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After the Fire: HP Archivist Pledges to Rebuild What She Can

Little was digitized, much was lost, but some copies of Hewlett-Packard’s key historical documents may remain in the wild

4 min read
The October fires that tore through California's wine country burned a trove of the Hewlett-Packard Co.'s historical documents, housed in modular buildings on the campus of Keysight Technologies in Santa Rosa
The October fires that tore through California's wine country burned a trove of the Hewlett-Packard Co.'s historical documents, housed in modular buildings on the campus of Keysight Technologies, in Santa Rosa.
Credit: Ben Margot/Associated Press

In October, some 100 boxes of correspondence and other documents that detailed the origins, evolution, and strategic thinking that turned a little garage startup into the grandfather of Silicon Valley were burned in the Sonoma County fires.

These documents—the papers of Dave Packard and Bill Hewlett that represented the records of the Hewlett-Packard Co. going as far back as 1937—were assembled before HP began the first of several splits starting in 1999.  In recent years, the collection was stored in a modular building on the campus of Keysight Technologies in Santa Rosa, Calif. (Keysight got custody of the documents when it spun out of Agilent, which had previously split off from HP.) The collection was hard to access by historians, had yet to be digitized, and was, as we now know, vulnerable to fire.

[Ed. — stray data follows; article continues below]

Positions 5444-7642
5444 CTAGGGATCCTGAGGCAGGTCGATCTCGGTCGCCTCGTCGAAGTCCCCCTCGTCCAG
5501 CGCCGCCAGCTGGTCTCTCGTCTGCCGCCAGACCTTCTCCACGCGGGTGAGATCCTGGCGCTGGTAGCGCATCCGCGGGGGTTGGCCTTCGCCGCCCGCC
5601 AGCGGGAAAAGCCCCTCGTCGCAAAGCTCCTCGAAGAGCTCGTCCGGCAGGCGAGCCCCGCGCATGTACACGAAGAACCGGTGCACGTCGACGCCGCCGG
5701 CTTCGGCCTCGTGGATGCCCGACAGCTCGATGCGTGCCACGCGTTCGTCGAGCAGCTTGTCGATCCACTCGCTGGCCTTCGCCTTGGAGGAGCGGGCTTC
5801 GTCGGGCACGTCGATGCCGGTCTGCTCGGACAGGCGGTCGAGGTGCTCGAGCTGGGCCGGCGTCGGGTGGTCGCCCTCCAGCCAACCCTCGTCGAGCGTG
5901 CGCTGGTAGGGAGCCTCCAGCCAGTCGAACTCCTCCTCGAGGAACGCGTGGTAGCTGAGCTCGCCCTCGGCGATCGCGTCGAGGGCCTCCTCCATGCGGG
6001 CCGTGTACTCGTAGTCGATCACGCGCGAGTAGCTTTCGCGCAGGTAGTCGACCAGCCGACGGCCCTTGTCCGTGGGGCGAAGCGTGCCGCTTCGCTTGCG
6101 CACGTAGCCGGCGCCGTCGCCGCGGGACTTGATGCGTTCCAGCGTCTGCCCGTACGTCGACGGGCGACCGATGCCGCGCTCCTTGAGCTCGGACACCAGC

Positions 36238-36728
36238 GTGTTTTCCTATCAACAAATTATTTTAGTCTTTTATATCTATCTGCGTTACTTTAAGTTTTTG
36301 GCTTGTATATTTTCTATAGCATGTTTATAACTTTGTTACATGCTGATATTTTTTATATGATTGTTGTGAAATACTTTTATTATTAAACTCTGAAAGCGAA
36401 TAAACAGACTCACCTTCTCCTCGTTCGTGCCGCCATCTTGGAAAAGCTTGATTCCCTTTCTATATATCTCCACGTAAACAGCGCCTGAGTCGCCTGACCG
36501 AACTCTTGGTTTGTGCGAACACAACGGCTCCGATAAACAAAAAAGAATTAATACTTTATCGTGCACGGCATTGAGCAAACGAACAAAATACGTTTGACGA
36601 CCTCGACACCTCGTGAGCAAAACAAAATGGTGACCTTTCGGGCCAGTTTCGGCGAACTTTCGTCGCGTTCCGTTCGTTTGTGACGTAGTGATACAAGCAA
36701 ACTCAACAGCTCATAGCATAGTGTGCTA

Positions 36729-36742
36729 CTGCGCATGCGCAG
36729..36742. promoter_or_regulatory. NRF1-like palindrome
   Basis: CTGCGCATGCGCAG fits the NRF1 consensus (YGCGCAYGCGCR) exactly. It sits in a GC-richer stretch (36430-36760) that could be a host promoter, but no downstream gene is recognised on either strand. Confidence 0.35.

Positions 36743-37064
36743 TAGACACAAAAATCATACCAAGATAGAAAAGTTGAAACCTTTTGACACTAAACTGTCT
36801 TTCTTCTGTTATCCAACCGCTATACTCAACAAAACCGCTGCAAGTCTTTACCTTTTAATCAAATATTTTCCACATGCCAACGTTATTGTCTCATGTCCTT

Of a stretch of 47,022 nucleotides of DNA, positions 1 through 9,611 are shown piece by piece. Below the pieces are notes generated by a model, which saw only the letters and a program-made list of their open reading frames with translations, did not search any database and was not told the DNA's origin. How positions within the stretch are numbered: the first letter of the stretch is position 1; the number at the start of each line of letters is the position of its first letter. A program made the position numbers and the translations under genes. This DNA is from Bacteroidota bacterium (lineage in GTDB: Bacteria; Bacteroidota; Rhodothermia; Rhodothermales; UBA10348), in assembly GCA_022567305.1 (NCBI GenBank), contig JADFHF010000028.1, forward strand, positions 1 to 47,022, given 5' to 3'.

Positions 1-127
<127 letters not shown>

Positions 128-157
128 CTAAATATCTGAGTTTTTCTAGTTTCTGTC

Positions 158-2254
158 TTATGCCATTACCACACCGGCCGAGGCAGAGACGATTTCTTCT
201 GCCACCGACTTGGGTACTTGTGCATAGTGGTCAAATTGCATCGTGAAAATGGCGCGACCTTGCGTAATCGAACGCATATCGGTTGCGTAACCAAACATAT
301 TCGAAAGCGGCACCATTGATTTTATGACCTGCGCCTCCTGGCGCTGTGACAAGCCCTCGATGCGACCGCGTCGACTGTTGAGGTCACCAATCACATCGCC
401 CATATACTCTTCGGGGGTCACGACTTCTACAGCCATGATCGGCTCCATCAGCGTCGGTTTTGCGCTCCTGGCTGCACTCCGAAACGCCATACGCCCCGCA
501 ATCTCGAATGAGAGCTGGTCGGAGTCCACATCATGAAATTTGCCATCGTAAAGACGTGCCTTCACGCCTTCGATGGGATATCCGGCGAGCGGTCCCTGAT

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From WinZips to Cat GIFs, Jacob Ziv’s Algorithms Have Powered Decades of Compression

The lossless-compression pioneer received the 2021 IEEE Medal of Honor

11 min read
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Photo of Jacob Ziv
Photo: Rami Shlush
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Lossless data compression seems a bit like a magic trick. Its cousin, lossy compression, is easier to comprehend. Lossy algorithms are used to get music into the popular MP3 format and turn a digital image into a standard JPEG file. They do this by selectively removing bits, taking what scientists know about the way we see and hear to determine which bits we'd least miss. But no one can make the case that the resulting file is a perfect replica of the original.

Not so with lossless data compression. Bits do disappear, making the data file dramatically smaller and thus easier to store and transmit. The important difference is that the bits reappear on command. It's as if the bits are rabbits in a magician's act, disappearing and then reappearing from inside a hat at the wave of a wand.

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